Educators Urge That Arts Be Added to 'Basics'
Washington--Education in the arts should become an "academic basic" in the school curriculum, educators meeting here argued last week. But for that to happen, they said, what students learn in the arts should be organized, tested, and evaluated by methods that have long been used in other disciplines.
Some of the obstacles to including classes in the arts as essential rather than "enrichment" studies, they noted, are the imprecision of the language usually used to discuss the arts; incorrect assumptions by educators, students, and the public about the arts and learning; and a lack of precedents--except in higher education--for setting minimum academic requirements that can be tested and evaluated.
The meeting, "Arts in Education: An Action Agenda for the 80's," brought together state and local school officials and teachers representing seven states and the District of Columbia. It was held at the John F. Kennedy Center for the Performing Arts under the sponsorship of the Maryland Alliance for Arts Education, the Maryland State Department of Education, and the mid-Atlantic regional chapter of the Alliance for Arts Education.
Many speakers urged that arts educators develop a new "language" that both they and the public can use when advocating the arts in education. Standardized terms that deliberately avoid jargon are necessary, they said, if the arts are to "compete in the academic arena."
Speakers who had participated in the preparation of national, state, or local reports on education, such as the College Board's "Academic Preparation for College: What Students Need To Know and Be Able To Do," said they had found it difficult to agree with their colleagues on the wording they should use.
"We need to find a language," said Richard J. Deasy, assistant superintendent in Maryland's department of education, "that the public can use to articulate their desires; the arts are a part of their daily lives in their community."
Participants pointed, as an example of the "language" problem, to ''A Nation at Risk," the report of the National Commission on Excellence in Education. It states: "A high level of shared education in [the commission's recommended] basics, together with work in the fine and performing arts and foreign languages, constitutes the mind and spirit of our culture." And a later reference in the document says that the arts and vocational education "complement" the commission's "new basics."
One person commented that references to the study of the arts that use words such as "spirit," "culture," and "complement" imply that the arts are somehow amorphous or a "frill" and should be treated differently than more "academic" subjects.
Preferred by some participants was the wording of the College Board's recommendations for college preparation during high school.
Listing the arts as one of six "basic academic competencies," the report states, "The Basic Academic Competencies are the broad intellectual skills essential to effective work in all fields of college study."
One teacher remarked that she was glad the report mentioned the term "intellectual skills."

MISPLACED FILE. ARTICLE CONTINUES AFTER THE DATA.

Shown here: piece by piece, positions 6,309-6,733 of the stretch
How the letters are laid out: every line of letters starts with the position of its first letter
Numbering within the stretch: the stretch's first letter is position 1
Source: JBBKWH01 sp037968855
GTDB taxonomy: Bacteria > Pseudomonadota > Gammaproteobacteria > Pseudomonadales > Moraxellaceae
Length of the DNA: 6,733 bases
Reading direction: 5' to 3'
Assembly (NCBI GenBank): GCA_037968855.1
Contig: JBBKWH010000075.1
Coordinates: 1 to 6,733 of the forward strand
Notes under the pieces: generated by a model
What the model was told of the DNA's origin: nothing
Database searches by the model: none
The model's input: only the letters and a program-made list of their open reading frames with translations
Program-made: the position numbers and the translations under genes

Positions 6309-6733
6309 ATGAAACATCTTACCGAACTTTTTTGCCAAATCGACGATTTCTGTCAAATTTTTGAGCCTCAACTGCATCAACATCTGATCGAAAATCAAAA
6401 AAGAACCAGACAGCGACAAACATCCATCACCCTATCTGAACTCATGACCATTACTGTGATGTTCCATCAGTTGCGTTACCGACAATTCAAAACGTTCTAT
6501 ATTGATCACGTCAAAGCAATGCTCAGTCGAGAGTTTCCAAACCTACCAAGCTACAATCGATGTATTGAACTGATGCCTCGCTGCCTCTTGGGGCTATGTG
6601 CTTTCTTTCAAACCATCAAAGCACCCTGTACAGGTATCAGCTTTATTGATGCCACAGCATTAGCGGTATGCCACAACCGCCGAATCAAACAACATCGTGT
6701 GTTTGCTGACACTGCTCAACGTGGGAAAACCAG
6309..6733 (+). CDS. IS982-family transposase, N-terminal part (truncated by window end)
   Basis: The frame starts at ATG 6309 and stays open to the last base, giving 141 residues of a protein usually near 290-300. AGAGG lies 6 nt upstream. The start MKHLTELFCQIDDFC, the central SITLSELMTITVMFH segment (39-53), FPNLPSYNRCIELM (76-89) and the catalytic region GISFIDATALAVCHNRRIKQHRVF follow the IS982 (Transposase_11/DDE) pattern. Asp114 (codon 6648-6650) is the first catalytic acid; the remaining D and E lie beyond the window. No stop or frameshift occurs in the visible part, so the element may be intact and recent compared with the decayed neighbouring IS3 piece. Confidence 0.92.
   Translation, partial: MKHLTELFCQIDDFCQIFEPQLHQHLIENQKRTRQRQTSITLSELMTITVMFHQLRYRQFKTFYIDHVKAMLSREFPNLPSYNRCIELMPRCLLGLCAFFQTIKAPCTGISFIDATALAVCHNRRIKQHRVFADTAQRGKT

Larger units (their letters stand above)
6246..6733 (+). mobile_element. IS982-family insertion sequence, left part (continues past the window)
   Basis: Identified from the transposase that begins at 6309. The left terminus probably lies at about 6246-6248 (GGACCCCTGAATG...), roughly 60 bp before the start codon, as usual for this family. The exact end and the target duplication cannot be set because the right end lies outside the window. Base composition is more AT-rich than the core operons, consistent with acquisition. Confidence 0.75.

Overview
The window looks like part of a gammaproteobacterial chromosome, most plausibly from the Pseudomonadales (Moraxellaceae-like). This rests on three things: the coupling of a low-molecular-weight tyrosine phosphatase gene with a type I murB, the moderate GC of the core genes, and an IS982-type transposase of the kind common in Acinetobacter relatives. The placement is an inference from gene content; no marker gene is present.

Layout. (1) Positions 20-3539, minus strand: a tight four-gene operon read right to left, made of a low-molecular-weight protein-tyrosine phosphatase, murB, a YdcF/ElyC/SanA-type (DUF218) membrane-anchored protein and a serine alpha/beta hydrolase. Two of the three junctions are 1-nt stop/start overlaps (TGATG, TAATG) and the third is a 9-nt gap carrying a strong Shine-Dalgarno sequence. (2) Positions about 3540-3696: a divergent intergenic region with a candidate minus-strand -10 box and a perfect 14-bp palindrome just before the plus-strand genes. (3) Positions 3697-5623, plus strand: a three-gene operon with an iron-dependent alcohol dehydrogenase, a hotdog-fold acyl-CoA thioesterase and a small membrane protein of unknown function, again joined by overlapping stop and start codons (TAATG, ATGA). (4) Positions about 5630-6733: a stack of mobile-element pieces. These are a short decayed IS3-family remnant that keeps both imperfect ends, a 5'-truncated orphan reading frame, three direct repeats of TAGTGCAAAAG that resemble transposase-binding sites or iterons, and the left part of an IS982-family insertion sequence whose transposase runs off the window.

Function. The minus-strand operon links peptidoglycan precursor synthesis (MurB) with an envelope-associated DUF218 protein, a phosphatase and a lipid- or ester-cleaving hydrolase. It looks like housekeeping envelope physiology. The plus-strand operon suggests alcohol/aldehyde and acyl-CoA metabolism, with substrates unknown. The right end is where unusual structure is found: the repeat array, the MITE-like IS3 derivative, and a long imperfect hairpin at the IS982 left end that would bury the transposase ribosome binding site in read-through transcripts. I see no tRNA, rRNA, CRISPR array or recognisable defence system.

Misconceptions about the arts can also hinder efforts to raise their status within the school curriculum, according to researchers who spoke at the conference. The assumption that the arts are exclusively "emotional or physical" is belied by recent research, the educators were told. Recent research on brain-damaged people indicates that nonverbal communication requires the "cognitive processes" that are used in reading and mathematics and that have been traditionally thought of as the function of the left, or "verbal," hemisphere of the brain.
"We have assumed that cognition is verbal and propositional and that all nonverbal activities are therefore noncognitive and therefore second-class," said Martha N. Rashid, professor of education and human development at George Washington University.
It has also been thought, the researchers and other speakers said, that what children learned in the arts could be neither proven nor catalogued. But they told the audience that educators in the arts must be willing to let their students and programs be studied, tested, and evaluated. "We need to consider the latest theories of learning and the latest understanding of pedagogical processes," said Clyde M. McGeary, chief of the division of arts and sciences in the Pennsylvania State Department of Education, during a session on high-school graduation requirements.
"There are essential skills and essential facts" in the study of the arts, Mr. McGeary said, that may be identified as clearly as accepted categories for science and mathematics.
Mr. McGeary, a member of a science and mathematics task force for Pennsylvania's education department that will soon present its recommendations to the state board of education, said the categories that he had used to evaluate science and mathematics courses for the task force's study could be used to evaluate programs in the arts.
One high-school principal asked that educators continue work on "maps" that chart comprehensive studies in the arts spanning the years from kindergarten to high-school graduation and that standardize the requirements for exposure to the arts for every child. A few states have begun work on such plans.
Many speakers mentioned "pressuring" the testing agencies to include facts on the history and theory of the arts on national standardized tests, such as the Scholastic Aptitude Test.
One educator in the audience said she had approached one school administrator repeatedly about the role of the arts in the schools, with disappointingly little effect. One day, the official approached her and said, "I've been watching 'It's Academic' on TV. You know, there are a lot of questions on the arts on that show. Maybe we should have more classes on the arts here."
Vol. 03, Issue 06